My straight run (more on straight vs sexed run chicks later), 3 month old chicken flock is now, and has been for about 1 week, split into 2 flocks: 11 roosters, separated from the 9 hens, and there are 5 or 6 more roosters with but 4 of those are golden polish, and they seem to be low on the pecking order and so far have not chased/terrorized any of the hens. I still cannot tell for sure if all the golden polish are roosters. The 2 flocks are going into the coop at separate times into separate areas. I am making a much smaller coop for the roosters, which will stay in the orchard, their daytime hangout place. Hopefully this will simplfy the morning and evening chores. When the big black “blue andalusian” roo gets to the buttercup hens ….they they run away almost terrorized, and I won’t tolerate that. I am thinking that if he is still with us in the spring, I might get some female chicks from the local store which will grow into very big chickens – and they can be his flock …..
Rooster tips (chicken tips) from experience so far:
– do not try to chase chickens – you loose trust and they don’t forget.
– get them to take treats from your hand, things they really want. It will go a very long way for an amicable relationship.
– spend as much time with them as you can and handle them gently. With 26 chickens, I did not do enough of that, but they all will take treats from my hand. However, only a few will let me pick them up without fuss.
– be patient if you want them to go somewhere – they will not let you herd them, trust me. ..but they will go through open gates and follow the treats they see thrown.
– you MUST have space and hiding places if you have more than 1 rooster, or 2 or 3 who might not get along. Sometimes it is so clear and accepted who is boss, they might be ok with more than 1. This is a MUST, the space thing. I had to let them out and free range in the garden, which they needed, even though they don’t actually go all that far. Depending on your set up and preferences, it will be better to fence in the actual vegetable garden part and let them be everywhere else than fence them into too small a space.
Ideally, they would all have their 5-8 hens and space enough to be. But how to get that many hens unless you get a sexed run? Without predators ….there’s simply TOO many of them roosters ….
I love them – they are all beautiful and have their own beingness and character. And they are creatures of habit and instinct – and testosterone. They remind me very much of humans – no offense, but it is true.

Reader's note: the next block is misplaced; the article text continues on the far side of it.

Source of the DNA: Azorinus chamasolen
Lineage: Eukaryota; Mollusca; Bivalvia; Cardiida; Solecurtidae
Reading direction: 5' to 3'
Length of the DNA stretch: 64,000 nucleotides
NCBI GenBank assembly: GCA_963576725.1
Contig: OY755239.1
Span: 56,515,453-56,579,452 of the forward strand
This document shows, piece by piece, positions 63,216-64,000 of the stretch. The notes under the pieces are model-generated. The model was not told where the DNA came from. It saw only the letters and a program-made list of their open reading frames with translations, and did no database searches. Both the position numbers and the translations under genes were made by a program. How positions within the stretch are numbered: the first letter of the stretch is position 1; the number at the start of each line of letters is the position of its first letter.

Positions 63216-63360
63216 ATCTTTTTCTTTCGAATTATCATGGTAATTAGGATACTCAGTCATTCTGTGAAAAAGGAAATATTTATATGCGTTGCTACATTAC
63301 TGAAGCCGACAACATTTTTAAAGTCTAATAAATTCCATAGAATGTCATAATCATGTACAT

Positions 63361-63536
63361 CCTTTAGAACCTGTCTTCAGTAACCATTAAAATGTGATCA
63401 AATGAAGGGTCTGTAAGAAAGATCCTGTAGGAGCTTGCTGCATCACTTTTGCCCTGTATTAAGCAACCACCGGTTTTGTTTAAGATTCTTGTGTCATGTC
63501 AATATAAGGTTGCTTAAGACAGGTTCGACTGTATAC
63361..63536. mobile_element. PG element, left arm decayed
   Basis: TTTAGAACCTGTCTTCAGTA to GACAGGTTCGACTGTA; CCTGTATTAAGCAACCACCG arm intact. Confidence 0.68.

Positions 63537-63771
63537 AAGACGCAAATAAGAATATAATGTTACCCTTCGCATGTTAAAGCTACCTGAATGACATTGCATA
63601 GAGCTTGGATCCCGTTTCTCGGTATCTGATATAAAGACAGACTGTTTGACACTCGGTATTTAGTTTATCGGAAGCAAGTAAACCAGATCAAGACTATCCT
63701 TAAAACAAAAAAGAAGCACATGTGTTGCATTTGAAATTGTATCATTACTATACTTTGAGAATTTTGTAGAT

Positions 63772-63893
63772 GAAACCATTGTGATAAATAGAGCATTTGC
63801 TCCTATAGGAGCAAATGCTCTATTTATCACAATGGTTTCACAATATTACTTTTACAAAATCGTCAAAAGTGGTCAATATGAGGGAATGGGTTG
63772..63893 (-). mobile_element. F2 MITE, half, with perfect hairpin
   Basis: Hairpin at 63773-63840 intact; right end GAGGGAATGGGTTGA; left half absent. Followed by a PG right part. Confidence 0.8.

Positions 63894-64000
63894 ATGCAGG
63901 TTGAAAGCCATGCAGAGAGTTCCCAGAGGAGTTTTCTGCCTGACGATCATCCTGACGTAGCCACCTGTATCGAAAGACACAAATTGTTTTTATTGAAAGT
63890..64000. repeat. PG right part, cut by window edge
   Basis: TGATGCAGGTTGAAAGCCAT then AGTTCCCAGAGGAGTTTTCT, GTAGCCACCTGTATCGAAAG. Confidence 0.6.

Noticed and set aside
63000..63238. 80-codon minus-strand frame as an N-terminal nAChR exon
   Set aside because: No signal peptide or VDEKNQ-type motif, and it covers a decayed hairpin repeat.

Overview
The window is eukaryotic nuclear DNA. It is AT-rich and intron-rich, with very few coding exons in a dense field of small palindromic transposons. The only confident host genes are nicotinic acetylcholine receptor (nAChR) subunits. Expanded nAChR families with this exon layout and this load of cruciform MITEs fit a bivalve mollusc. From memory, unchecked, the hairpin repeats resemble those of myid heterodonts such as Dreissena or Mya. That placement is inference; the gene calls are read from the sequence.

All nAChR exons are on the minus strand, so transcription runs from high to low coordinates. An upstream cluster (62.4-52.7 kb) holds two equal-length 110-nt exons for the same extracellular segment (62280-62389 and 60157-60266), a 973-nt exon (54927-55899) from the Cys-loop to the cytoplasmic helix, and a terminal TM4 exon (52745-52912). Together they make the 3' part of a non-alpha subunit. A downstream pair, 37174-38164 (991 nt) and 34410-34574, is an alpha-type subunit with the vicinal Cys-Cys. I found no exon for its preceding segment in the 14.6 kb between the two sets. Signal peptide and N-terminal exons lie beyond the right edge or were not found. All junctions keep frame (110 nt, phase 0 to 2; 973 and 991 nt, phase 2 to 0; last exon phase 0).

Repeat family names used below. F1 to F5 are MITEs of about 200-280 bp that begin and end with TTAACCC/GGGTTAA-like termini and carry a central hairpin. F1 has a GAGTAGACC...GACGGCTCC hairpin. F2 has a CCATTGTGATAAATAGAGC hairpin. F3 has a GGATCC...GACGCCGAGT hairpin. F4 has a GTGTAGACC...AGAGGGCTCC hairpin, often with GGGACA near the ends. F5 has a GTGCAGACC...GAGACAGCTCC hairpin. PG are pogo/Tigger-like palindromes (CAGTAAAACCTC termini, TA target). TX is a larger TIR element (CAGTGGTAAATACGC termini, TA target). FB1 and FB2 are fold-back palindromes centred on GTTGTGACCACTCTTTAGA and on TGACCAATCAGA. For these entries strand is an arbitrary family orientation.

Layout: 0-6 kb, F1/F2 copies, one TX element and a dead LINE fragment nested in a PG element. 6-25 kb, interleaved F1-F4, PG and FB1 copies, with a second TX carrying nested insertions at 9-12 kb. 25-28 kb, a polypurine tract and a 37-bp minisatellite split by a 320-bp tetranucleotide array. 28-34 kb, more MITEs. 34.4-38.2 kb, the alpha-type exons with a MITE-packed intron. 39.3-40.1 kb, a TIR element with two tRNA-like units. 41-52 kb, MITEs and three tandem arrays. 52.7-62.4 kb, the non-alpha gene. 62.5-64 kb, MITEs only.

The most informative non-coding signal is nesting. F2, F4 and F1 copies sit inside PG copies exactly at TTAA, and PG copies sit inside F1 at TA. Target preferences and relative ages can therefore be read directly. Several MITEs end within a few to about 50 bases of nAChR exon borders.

So one of those roosters, the largest, is starting to try to shove me off when I come into the garden area where they hang out, only I always have little treats – and he wants those too. I am not exactly looking forward to the actual breeding season. That is the Blue Andalusian, the one that ran around like a headless chicken for 3 days a couple of weeks ago and I handfed him on the roost inside the chicken house the 3 days he was unable to normally walk.
I am convinced at this point, after observing the various roosters, that when they get testosterone surges, or reach certain developmental levels, they act out for a day or 2 ….show off, want to be bossy, crow more and actually seem to loose weight..
…and I feel bad for the roosters on the low end of the pecking order. They don’t ever seem to feel quite safe ….and really, you MUST have a large enough area where they can all be and forage – otherwise death might be the kinder option.
Some of them seem smarter than others 🙂
There is the Egyptian Fayoumi, the chick that was the first to crow. He is taken with this one buttercup hen, who wants none of it and runs screaming. At first he would manage to get through the barriers of the 2 areas I keep the 2 flocks, but now I added a 6 foot reed fence and he does no longer take that route. Yet, he did manage to get to the hen side of the garden twice now…and I saw today how: he walks all the way around the greenhouses and gets to the other side of the division that way. Well, smart Alec. I would not mind it if he wasn’t chasing the hen. Little bugger. The big black boss roo does not like him, and he’d be much happier with the other flock. He also knows that I will interrupt his chase, and generally does not bother the hen when I am around doing work in the garden. But once out of sight – I hear the kafaffel – and sure enough, he is chasing her. The buttercup rooster who stays with the hen flock is sooooo laid back. Even though he was the first to establish himself as the top rooster and is the one to come sit on me still, he seems to not have a very high testosterone level, at least he is not acting like it.
When/if I get the Buff Catalana chicks, I will hopefully be able to tell the males from the females at about 4-6 weeks and they will go to a friend’s at that time, except for 2 of them. But these guys here, who were supposed to go there also, I might be stuck with them for the moment.
What I do know is that multiple rooster management adds a whole lot of work and time into the chicken keeping adventure. From this vantage point, having just hens and maybe 1 rooster, seems like a breeze. It sure is a learning experience – and they are only 3 months old 🙂
Why I have that many roosters: because where I get my chickens from, they only do straight runs – and if you know what happens to the males when you order only hens – ….
No matter what happens – these guys had a life on earth that was more that just getting chopped up as baby chicks.